LDOI Issues Notice of Intent Regarding Regulation 100: Coverage of Prescription Drugs through a Drug Formulary

Proposed Regulation 100 drafted by the Louisiana Department of Insurance requires three different and distinct types of notice by health insurance plan issuers to enrollees with respect to coverage of prescription drugs through a drug formulary, and requires approval by the Department of certain modifications to prescription drug coverage.
The Louisiana Department of Insurance has released a Notice of Intent in the January edition of the Louisiana Register proposing Regulation 100 pertaining to the recently enacted Coverage of Prescription Drugs through a Drug Formulary Subpart of the Louisiana Insurance Code. Proposed Regulation 100 includes provisions intended to clarify and implement the Drug Formulary Subpart, which establishes certain restrictions and requirements for health insurance companies issuing health benefit plans that cover prescription drugs and that use one or more drug formularies to indicate the prescription drugs covered under such plans.[1]

Proposed Regulation 100 requires three different and distinct types of notice.
The Drug Formulary Subpart requires a notice in "plain language" to each enrollee of any affected health plan that the plan uses a drug formulary and certain other information. Proposed Regulation 100 uses this requirement as the basis for the first of "three different and distinct types of notice" that a health insurance plan issuer must provide to its enrollees.[2]

Under proposed Regulation 100, the first notice must include the following:
  • The fact that the health plan uses one or more drug formularies;
  • An explanation of how a drug formulary functions;
  • A description of how prescription drugs are designated for inclusion or exclusion in a drug formulary;
  • A statement of how often the drug formulary is reviewed;
  • A statement that an enrollee may contact the health insurer to determine whether a specific drug is included in a particular drug formulary;
  • A statement that the inclusion of a drug in a drug formulary does not guarantee that an enrollee's physician or other authorized prescriber will prescribe the drug in any particular instance.[3]
The form of this notice must be submitted to the Department for approval, and once it has been approved, the issuer may only use that form.

Plans must offer any drug previously covered under the plan at the same cost until the plan renewal date.
The Drug Formulary Subpart also requires that a health plan issuer offer any prescription drug approved or covered under the plan for a medical condition or illness, regardless of whether the drug is removed from the health plan drug formulary before the enrollee's plan renewal date, to each enrollee at the contracted benefit level until the plan renewal date.[4]

The second notice required by health plan issuers under proposed Regulation 100 provides enrollees with information regarding this provision of the Subpart. Plan issuers must maintain written records of enrollees who request confirmation of coverage, including the name of the enrollee, the specific drug, the date of the request and the date of the response by the plan issuer. Further, plan issuers must submit a copy of these written records to the Department with fifteen (15) days of a written request by the Department.[5]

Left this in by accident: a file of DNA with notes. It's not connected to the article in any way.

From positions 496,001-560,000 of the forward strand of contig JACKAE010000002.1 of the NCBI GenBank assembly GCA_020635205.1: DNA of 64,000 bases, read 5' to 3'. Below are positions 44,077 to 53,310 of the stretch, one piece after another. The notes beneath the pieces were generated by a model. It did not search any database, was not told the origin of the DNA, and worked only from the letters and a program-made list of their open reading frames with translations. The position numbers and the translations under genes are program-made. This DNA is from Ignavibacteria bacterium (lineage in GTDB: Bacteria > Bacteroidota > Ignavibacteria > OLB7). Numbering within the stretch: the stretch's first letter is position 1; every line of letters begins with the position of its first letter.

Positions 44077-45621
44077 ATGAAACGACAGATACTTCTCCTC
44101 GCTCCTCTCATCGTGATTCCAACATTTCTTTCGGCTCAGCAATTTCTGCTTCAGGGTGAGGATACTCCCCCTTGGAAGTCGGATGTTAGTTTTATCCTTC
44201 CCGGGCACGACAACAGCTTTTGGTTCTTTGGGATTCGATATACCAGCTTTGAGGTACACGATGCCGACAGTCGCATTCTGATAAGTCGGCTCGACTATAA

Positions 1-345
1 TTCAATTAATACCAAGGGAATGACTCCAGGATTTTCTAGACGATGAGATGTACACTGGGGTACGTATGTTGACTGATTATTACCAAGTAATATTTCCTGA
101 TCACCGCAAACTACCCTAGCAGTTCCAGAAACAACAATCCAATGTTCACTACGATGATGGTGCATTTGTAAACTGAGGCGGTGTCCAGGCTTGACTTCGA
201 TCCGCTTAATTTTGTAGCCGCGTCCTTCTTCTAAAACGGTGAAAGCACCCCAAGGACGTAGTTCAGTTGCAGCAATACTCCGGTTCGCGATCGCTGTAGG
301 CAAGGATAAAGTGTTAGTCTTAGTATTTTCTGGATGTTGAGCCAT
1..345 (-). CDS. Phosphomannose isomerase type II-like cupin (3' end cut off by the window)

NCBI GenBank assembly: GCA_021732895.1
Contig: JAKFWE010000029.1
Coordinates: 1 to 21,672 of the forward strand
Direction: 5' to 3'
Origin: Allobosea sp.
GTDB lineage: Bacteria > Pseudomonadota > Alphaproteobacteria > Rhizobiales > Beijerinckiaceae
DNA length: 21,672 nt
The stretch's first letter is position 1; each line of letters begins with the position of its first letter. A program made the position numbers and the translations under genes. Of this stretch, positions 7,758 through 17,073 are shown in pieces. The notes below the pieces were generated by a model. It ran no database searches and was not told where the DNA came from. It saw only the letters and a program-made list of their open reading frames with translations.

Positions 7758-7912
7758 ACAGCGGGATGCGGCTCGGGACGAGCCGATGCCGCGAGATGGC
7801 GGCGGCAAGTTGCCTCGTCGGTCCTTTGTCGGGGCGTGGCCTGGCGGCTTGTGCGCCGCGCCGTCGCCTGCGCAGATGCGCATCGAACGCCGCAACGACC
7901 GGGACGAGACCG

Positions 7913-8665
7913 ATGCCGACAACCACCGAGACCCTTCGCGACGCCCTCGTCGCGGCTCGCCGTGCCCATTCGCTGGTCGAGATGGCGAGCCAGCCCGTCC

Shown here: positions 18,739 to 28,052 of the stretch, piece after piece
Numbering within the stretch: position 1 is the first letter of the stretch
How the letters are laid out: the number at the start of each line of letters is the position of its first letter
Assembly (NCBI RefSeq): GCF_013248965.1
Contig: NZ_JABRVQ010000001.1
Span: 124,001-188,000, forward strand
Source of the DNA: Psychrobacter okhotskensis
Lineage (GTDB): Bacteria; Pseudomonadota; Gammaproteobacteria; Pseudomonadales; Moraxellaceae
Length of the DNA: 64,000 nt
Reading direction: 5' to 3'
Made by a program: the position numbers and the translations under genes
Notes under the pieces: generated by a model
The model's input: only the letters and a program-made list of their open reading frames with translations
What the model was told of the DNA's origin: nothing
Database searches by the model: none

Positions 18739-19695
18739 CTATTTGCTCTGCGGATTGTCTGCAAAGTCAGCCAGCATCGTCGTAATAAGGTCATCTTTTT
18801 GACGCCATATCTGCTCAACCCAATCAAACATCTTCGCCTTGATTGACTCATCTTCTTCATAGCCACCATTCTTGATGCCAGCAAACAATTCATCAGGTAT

Health plan issuers must notify all enrollees of any modification of drug benefit coverage.
The third notice promulgated under proposed Regulation 100 requires that health plan issuers inform enrollees, in both the individual and the small or large group markets, of the modification of benefit coverage or drug coverage of a particular product. This notice must be provided to all enrollees, including employers in the case of group coverage, at least sixty (60) days prior to the effective date of any such modification.[6]

Proposed Regulation 100 also defines what a "modification affecting drug coverage" means under the law:
  1. Removing a drug from a drug formulary;
  2. Adding a requirement that an enrollee receive prior authorization for a drug;
  3. Imposing or altering a quantity limit for a drug;
  4. Imposing a step-therapy restriction for a drug;
  5. Moving a drug to a higher cost-sharing tier, unless a generic alternative is available.[7]
Any such modification affecting drug coverage must be submitted to the Department for approval 120 days prior to the renewal date of the policy form for which it is intended. [8]

A health plan issuer may only modify its prescription drug coverage if the following conditions are met:
  1. The modification occurs at the time of coverage renewal;
  2. The modification is approved by the Department;
  3. The modification is consistent with state law;
  4. The modification is effective on a uniform basis; and
  5. The plan issuer notifies the enrollees (including the employer in the case of group coverage) at least sixty (60) days prior to the effective date of the modification.[9]
The Notice of Intent regarding Louisiana Department of Insurance Regulation 100 is available here.

1.  LSA-R.S. 22:1060.2.
2.  LSA-R.S. 22:1060.2; LAC 37:XIII.Chapter 141, §14109 A.
3.  LSA-R.S. 22:1060.3 A; LAC 37:XIII.Chapter 141, §14109 B.
4.  LSA-R.S. 22:1060.3 A.
5.  LAC 37:XIII.Chapter 141, §14109 C.
6.  LAC 37:XIII.Chapter 141, §14109 D; LSA-R.S. 22:1068 D; LSA-R.S. 22:1074 D.
7.  LAC 37:XIII.Chapter 141, §14111 A.
8.  LAC 37:XIII.Chapter 141, §14111 B.
9.  LAC 37:XIII.Chapter 141, §14115 A, §14117 A; LSA-R.S. 22:1068 D; LSA-R.S. 22:1074 D.

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